Jonathan Edwards: “And the duty of singing praises to God seems to be appointed wholly to excite and express religious affections. No other reason can be assigned why we should express ourselves to God in verse rather than in prose, and do it with music, but only that such is our nature and frame that these things have a tendency to move our affections.” The Religious Affections, page 44
Psalm 96:1-2 — “O sing to the Lord a new song; sing to the Lord, all the earth! Sing to the Lord and bless His name; tell of His salvation from day to day.”
Psalm 66:1-2 — “Shout for joy to God, all the earth; sing the glory of his name; give to Him glorious praise!”
Psalm 98:1 — “O sing to the Lord a new song, for He has done marvelous things!”
If the things above are true, then it is clear that we should be singing songs to God to praise Him for who He is and what He has done so that our thoughts, affections, emotions, minds and hearts might be stirred up to love Him and treasure Him above all things. Too often we think of singing praises to God as a religious duty we do each week with fellow believers before or after the sermon. The reasons we sing to the Lord will not be fleshed out here but the question of why we sing new songs will be addressed.
Why new songs?
The question could be raised (and legitimately), why do we sing new songs? Why don’t we simply sing old hymns and songs that have been around for several hundred years?
The Container Store
After the apostle John had written his Gospel of all that Jesus said and did, he wrote this: “This is the disciple who is bearing witness about these things, and who has written these things, and we know that his testimony is true. Now there are also many other things that Jesus did. Were every one of them to be written, I suppose that the world itself could not contain the books that would be written.” (John 21:24-25, italics mine). The quick and easy answer to why we sing new songs is that what God has done in Christ through the Spirit is a wonderful, awe-inspiring, glorious, deep, mysterious thing. Christ died in our place for our sins and that fact can be celebrated and sung into eternity without us ever fully exhausting the beauty of it. The gospel is a multifaceted jewel, which reveals new depth and beauty each time we look at it. New songs seek to highlight new, forgotten or neglected sides of the jewel stirring the heart with affection for God. Simply put; we cannot contain all that God is, has done and will do in one perfect song.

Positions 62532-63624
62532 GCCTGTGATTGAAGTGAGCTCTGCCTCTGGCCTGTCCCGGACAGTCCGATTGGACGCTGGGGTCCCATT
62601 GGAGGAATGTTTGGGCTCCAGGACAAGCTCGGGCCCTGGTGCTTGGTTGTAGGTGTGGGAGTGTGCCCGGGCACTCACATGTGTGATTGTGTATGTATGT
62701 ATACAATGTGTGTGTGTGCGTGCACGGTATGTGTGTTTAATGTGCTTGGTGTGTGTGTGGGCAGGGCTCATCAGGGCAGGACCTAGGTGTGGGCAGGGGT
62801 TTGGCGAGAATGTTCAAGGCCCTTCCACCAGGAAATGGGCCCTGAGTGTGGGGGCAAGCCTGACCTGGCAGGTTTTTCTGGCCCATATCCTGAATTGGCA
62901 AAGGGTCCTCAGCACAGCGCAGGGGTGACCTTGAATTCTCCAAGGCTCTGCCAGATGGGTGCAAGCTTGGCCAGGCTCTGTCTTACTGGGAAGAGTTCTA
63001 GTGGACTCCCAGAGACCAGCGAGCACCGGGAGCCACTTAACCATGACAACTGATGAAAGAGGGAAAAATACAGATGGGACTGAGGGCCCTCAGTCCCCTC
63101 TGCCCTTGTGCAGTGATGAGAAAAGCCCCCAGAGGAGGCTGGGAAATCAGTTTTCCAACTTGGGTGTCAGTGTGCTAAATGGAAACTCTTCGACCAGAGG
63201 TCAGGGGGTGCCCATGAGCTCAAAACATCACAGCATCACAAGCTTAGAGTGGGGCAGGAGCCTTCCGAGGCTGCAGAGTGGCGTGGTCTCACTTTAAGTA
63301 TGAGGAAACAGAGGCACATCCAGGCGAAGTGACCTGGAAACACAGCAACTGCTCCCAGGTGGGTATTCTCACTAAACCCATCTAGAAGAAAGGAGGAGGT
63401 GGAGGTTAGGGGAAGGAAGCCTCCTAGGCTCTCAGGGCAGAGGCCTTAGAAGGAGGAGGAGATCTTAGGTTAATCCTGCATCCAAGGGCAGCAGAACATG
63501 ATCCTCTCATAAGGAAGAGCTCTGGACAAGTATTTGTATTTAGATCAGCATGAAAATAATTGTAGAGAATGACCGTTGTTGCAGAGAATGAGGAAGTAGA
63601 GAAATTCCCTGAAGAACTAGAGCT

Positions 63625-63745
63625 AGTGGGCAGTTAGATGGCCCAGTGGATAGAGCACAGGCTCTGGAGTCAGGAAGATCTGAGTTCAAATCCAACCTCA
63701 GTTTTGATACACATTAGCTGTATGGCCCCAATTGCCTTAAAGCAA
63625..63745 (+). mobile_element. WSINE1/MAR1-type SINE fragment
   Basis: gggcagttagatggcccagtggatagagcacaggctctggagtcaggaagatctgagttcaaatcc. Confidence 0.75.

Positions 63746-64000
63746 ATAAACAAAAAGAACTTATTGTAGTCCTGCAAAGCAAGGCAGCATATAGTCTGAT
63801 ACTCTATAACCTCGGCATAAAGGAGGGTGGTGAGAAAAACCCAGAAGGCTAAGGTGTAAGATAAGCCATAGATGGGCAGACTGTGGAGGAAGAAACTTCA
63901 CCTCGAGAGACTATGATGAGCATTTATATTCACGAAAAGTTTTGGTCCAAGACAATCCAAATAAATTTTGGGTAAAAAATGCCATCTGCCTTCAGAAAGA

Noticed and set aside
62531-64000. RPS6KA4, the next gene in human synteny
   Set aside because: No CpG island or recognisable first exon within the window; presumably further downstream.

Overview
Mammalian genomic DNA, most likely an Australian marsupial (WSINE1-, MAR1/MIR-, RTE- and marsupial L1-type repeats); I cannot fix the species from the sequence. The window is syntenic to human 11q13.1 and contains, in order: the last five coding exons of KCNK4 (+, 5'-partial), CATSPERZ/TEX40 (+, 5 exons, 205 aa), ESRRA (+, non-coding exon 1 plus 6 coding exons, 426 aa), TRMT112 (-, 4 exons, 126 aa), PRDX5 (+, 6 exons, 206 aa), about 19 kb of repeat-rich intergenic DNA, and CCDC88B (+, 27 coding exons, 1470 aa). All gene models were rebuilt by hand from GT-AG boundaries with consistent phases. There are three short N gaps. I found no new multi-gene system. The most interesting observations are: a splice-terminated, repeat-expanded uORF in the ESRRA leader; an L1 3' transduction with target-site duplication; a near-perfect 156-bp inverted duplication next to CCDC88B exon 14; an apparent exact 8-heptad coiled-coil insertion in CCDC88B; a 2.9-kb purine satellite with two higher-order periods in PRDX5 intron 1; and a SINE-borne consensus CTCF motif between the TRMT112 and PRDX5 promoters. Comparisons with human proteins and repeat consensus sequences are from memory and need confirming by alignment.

Time, place and culture
The Bible is very clear that God has, “determined allotted periods and the boundaries of their dwelling place, that they should seek God, in the hope that they might feel their way toward Him and find Him.” (Acts 17:26-27). In other words, we are where we are, when we are, because God has ordained it to be so. To ignore this fact and its implications for the type of music we sing in church is not exercising biblical faithfulness. What I am not saying is that there is one way of doing music in church that is biblically faithful and all other expressions are unfaithful, rather we need to think critically about when and where we have been placed by God and do our best, guided by the Holy Spirit, to make choices in style and song that honor God and encourage the body.
What I believe I have been led to do in the worship ministry of The Village Church in Denton, Texas, in 2009 is not going to be normative for all churches everywhere and will probably change five years from now. I am simply seeking to be Spirit-led and faithful to my particular context. The implication then is that we will continue to do new songs written in our church and elsewhere that are biblically faithful and culturally relevant in style, melody and lyric. To constrain our expression of worship only to songs written 200 years ago would be to disregard our place and time.
We at The Village understand and believe wholeheartedly that music teaches. Lyrics of songs can be remembered long after even the most articulate sentence leaves the preacher’s mouth. This is the nature of the human mind and the way it engages with song, melody, rhyme and rhythm. We diligently seek out and study new songs to ensure they are biblically faithful and theologically sound. Jesus said, “But the hour is coming, and is now here, when the true worshipers will worship the Father in spirit and truth, for the Father is seeking such people to worship Him.” (John 4:23, italics mine).
May we be such people.